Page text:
National Assembly President Prince Norodom Ranariddh announced Wednesday that the Assembly will likely vote to strip opposition leader Sam Rainsy of his parliamentary immunity today to allow several defamation lawsuits against him to proceed.
Prince Ranariddh, who is also head of Funcinpec, said the Assembly will also vote to strip the immunity of two other Sam Rainsy Party parliamentarians, Chea Poch and Cheam Channy, who also face legal action.
“If I can avoid [stripping them of immunity], I will avoid it, but this is their problem with the law,” Prince Ranariddh told reporters outside the Assembly. “If the National Assembly raises the issue tomorrow, we will strip their immunities for a short time to let the courts question them,” he said.
Sam Rainsy and Chea Poch face libel suits launched by Funcinpec for alleging that Prince Ranariddh took bribes to join a coalition government with the CPP last July.
Sam Rainsy faces another defamation suit launched by the CPP and Prime Minister Hun Sen for alleging that the government was plotting to kill several prominent political figures following the assassination of union leader Chea Vichea in January 2004.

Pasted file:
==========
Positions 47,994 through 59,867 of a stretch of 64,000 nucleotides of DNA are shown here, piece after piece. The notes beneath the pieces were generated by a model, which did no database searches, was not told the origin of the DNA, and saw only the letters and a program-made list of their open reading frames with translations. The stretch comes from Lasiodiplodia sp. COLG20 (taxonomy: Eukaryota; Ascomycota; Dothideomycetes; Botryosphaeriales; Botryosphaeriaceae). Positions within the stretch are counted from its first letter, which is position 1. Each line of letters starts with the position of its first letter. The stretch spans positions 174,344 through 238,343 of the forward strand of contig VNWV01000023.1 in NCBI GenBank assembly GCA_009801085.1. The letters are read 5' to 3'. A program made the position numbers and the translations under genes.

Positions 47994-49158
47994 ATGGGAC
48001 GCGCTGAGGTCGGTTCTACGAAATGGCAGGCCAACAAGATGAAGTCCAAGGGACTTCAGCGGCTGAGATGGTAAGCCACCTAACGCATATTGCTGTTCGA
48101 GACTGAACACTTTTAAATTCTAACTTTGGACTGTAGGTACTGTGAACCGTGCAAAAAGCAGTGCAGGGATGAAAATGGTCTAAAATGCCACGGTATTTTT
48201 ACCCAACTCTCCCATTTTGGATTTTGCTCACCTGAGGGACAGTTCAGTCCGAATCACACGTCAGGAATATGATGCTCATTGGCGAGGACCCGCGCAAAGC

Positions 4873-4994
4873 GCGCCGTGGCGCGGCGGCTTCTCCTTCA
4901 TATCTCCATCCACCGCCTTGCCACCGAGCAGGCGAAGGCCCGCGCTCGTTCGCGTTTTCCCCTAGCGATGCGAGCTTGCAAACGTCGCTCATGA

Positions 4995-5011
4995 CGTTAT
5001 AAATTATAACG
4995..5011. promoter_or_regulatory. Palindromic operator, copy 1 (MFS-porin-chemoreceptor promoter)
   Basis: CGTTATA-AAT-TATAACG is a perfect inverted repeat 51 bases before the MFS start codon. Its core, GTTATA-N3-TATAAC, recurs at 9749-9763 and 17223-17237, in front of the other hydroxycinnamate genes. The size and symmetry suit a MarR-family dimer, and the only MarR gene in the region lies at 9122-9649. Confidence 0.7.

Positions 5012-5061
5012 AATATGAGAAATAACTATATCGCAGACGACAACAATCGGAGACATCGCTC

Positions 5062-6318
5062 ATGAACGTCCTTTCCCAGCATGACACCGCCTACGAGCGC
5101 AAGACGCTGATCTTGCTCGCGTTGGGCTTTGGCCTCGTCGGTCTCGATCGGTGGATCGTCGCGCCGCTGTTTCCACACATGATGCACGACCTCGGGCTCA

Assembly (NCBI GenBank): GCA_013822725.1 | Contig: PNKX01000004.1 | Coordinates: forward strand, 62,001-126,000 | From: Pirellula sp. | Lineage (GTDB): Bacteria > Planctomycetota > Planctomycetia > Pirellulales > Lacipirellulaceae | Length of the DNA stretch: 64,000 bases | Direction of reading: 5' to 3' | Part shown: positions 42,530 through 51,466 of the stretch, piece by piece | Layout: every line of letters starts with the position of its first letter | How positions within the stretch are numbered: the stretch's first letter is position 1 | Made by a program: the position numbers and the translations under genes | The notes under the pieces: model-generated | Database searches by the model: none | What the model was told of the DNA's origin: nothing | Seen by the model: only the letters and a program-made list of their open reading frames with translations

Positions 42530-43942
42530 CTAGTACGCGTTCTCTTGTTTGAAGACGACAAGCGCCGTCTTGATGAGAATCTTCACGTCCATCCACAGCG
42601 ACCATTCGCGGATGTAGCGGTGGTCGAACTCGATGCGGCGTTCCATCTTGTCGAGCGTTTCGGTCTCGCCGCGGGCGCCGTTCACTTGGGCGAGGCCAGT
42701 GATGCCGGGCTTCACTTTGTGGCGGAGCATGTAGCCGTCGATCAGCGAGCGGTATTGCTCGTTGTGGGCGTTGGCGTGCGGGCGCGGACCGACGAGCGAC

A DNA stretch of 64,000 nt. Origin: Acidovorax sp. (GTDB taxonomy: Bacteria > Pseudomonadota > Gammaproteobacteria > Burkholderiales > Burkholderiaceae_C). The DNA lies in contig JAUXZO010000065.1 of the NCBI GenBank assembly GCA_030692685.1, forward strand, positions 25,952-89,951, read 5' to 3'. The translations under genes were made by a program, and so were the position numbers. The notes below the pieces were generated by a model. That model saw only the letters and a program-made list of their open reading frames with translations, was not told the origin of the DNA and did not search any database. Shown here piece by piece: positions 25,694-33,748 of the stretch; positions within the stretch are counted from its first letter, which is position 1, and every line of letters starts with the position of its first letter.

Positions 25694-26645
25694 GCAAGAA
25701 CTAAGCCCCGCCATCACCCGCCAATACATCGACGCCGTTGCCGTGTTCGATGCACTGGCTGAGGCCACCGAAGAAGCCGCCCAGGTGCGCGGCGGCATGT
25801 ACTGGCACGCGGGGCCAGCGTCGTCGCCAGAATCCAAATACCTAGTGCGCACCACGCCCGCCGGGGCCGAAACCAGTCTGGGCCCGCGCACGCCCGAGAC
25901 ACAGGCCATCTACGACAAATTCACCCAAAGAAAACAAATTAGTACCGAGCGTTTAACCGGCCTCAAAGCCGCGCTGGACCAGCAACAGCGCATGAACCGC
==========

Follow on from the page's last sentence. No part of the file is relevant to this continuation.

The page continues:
The military court is seeking to question Cheam Channy after the government accused him of organizing an armed force—yet the opposition maintains he was heading a legitimate “shadow Cabinet” to oversee the military activities.
Prince Ranariddh on Wednesday did not say who would table the motion to vote on stripping the opposition lawmakers’ immunity.
“It is not [about] a personal problem between Samdech Hun Sen and Prince Norodom Ranariddh, it is between them and the court,” Prince Ranariddh said.
But, he added: “I never defamed Sam Rainsy. [He] defamed me…. He should have thought before he spoke. If he did that, there should not have been any problem.”
For days, the Sam Rainsy Party has been expressing alarm that Assembly leaders were plotting to lift their immunity as a means of quashing the opposition.
“They hide information because they are afraid the international community will put pressure on them,” Sam Rainsy said Friday.
Sam Rainsy said he and his fellow opposition party members fear arrest if they no longer have parliamentary protection.
Under Article 80 of the Constitution, “No Assembly member shall be prosecuted, detained or arrested because of opinions expressed during the exercise of his (her) duties.”
But the Constitution states that parliamentary immunity can be waived by a vote of two-thirds of the Assembly.
In November 1995, the National Assembly stripped Funcinpec Secretary-General Prince Norodom Sirivudh of his parliamentary immunity after he was accused of plotting to kill Prime Minister Hun Sen. Prince Sirivudh was arrested and jailed the next day.
Prince Ranariddh told reporters Wednesday that removing the opposition lawmakers of their immunity would not cause any political unrest. “The issue will not affect the national stability because the cases are related to the penal case and the court,” he said.